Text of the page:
Susan and Rich Dineen, proud grandparents, caught our attention as the creators of a set of free downloadable conversation starters specifically designed for grandparents and grandchildren to use around the dinner table. Their “Just Ask” questions could be used as a fun extension to the hundreds of conversation starters posted here on The Family Dinner Project. We caught up with the Dineens during a family vacation and asked them to share some more insights from their dinner table!
Susan and Rich Dineen and grandchildren Paige (13), Ben (12), Curtis (10), McKenzie (7) and Joshua (5), of Cincinnati, Ohio.
Because they’re in a grandparent role rather than a daily parenting role with the children in their lives, Susan and Rich find it can be tricky to allow equal space at the dinner table for each child to contribute to the conversation. Eating together only on occasion means that it’s even more important for everyone to have a chance to connect meaningfully at the table, but not all members of the family might have the same comfort level with sharing during dinner conversation. Susan’s goal is to help all the grandchildren learn to take turns and share something when they’re all together.
The big challenge Susan and Rich encounter during their visits with the grandchildren is making dinner a time for meaningful conversation, not just a time to eat and run.
To help give everyone a chance to share meaningfully at dinnertime, the Dineens ask each of the children to share one special moment from their day, as well as a more difficult or challenging moment. (This popular strategy for getting kids to open up is similar to Rose and Thorn.) They expand upon the conversation by asking each child what they might do differently next time if faced with the same difficult situation, then allowing everyone else at the table to provide additional suggestions and encouragement.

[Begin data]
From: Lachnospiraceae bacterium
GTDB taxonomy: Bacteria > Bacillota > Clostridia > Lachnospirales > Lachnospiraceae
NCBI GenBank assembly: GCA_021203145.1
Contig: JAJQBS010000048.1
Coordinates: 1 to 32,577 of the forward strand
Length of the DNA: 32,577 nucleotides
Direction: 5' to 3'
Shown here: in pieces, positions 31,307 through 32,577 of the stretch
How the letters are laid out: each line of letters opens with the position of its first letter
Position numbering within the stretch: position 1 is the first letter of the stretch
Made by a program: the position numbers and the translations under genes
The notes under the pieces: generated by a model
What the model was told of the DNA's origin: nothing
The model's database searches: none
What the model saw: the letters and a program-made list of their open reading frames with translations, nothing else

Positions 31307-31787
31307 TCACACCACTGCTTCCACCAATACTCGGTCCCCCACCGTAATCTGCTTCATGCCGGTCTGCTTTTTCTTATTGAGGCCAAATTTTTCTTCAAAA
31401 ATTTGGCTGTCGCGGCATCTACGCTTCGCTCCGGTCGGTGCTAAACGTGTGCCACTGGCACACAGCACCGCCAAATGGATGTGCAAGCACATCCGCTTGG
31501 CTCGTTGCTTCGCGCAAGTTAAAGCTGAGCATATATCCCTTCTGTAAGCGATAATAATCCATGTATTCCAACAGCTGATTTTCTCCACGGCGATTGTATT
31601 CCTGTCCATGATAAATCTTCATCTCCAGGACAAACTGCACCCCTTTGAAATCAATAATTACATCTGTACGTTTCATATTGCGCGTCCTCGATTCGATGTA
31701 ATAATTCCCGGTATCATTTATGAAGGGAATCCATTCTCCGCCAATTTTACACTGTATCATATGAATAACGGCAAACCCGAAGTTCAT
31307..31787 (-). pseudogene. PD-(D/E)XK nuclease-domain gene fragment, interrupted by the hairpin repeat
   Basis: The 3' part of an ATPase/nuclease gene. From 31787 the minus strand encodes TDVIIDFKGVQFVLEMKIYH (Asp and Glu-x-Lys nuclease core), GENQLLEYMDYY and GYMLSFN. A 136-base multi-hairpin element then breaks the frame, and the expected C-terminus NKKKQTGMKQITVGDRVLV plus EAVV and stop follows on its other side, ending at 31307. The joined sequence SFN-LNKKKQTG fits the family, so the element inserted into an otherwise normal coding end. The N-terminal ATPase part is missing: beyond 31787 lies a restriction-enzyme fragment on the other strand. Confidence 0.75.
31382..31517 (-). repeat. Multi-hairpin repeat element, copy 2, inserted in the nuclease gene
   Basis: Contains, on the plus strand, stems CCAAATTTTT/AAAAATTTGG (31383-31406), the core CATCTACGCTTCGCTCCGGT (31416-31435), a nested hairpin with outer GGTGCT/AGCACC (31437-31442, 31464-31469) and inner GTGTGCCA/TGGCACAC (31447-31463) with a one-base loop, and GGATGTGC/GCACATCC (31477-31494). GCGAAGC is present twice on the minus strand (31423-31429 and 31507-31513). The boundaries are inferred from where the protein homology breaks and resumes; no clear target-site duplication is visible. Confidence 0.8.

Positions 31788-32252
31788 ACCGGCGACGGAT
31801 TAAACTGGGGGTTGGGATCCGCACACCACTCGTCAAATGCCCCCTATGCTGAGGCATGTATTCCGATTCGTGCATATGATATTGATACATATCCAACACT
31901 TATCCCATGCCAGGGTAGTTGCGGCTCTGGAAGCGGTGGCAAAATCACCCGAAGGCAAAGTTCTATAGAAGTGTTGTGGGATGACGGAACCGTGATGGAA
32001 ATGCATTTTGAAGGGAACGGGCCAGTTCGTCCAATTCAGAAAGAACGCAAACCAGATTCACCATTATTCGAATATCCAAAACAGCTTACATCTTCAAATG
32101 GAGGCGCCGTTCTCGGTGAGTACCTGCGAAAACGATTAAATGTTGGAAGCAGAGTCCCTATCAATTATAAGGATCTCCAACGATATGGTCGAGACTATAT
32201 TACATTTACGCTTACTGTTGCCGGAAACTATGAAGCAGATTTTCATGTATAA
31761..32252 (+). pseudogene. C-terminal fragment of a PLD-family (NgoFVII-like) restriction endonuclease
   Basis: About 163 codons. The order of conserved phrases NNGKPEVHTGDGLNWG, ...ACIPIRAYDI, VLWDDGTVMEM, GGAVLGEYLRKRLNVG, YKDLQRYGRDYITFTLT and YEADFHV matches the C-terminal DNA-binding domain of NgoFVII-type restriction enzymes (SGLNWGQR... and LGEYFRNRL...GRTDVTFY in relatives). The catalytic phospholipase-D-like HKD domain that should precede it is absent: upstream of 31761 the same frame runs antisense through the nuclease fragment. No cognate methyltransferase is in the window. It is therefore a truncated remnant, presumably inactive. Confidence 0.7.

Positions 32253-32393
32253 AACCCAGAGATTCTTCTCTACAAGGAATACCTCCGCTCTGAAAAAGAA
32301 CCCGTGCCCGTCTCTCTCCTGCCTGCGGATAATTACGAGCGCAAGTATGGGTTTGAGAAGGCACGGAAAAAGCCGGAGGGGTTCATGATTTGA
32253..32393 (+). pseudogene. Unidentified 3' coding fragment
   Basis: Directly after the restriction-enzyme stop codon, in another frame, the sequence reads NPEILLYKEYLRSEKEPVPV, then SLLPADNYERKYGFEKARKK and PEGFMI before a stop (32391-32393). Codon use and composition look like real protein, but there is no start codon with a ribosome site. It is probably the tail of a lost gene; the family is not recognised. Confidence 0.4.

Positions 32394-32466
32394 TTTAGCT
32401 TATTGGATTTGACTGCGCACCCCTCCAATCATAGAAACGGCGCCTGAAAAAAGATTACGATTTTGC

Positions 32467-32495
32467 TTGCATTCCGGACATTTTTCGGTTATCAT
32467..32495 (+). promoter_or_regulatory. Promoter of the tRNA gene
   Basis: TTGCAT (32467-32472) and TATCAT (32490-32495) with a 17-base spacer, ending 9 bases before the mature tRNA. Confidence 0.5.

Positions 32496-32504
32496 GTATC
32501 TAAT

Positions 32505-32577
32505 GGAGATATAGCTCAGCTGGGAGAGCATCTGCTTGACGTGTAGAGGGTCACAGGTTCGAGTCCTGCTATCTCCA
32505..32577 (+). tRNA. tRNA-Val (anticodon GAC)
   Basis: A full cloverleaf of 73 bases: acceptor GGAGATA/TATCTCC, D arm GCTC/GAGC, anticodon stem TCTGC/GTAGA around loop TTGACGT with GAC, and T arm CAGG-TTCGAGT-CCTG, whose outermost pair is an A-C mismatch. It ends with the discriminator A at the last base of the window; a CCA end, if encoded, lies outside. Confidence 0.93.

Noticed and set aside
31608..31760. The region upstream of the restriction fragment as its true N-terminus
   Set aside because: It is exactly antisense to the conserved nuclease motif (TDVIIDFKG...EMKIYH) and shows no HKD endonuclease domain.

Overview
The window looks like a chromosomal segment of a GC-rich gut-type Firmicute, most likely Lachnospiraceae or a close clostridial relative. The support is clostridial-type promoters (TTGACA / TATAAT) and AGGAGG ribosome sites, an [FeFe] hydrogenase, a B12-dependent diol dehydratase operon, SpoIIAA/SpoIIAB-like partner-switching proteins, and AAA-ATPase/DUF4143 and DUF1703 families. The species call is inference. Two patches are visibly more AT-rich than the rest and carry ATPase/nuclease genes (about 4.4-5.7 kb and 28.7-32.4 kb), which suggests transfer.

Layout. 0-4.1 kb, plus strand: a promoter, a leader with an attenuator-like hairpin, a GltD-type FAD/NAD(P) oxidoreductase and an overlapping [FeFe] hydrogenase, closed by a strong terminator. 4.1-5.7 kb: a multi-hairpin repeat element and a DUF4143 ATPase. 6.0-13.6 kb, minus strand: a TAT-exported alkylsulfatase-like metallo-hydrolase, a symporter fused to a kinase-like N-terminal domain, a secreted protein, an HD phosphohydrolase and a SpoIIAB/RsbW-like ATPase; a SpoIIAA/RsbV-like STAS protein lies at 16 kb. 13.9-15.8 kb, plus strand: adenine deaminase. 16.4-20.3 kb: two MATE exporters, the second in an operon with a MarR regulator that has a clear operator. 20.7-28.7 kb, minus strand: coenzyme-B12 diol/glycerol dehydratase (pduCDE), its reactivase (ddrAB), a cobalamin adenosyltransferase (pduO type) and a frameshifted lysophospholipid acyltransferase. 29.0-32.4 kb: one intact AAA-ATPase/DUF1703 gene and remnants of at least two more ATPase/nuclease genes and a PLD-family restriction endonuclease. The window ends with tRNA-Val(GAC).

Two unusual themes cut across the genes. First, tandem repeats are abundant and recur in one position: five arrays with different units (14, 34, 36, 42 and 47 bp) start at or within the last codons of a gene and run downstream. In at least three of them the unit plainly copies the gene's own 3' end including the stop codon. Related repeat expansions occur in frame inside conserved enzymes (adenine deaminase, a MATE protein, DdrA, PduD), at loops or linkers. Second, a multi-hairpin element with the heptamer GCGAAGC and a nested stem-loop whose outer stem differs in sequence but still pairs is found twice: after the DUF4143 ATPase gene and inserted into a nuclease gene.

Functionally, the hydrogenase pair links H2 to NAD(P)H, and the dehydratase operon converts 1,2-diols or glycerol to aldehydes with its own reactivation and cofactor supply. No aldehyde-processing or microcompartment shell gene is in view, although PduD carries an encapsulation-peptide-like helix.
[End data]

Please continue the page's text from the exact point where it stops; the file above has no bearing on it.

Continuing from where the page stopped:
The Dineens also use their special “Just Ask” conversation starters to help keep things flowing. Susan shares that she’s found her grandchildren love to ask questions, and she and Rich love to engage with them and share their experiences, so the questions help keep things fresh and entertaining.
Susan and Rich add that while their family dinners with their grandchildren are less frequent and therefore a bit different than the daily meals they shared when their own children were younger, they fondly recall one family ritual from those days that made the dinner table a special place to be. On Mondays, the Dineen family always had a candlelight dinner where the candle was passed from person to person as each family member named something they were thankful for. They would then spend the rest of the meal having a family meeting, where they discussed the week ahead and laid out expectations for every family member during the coming days.
Dineen family favorites are pizza, spaghetti and meatballs.
The Dineens say that the biggest message they can share with others about family dinners is a simple one: “Eating together is a great way to bond.”
The Best Part:
For Susan and Rich, their old candlelight ritual is reinvented with the grandchildren by opening each meal together with a prayer. During that time, everyone shares how they’ve been blessed that day — a highlight for Susan that’s made possible by taking the time to slow down and gather at the table together.
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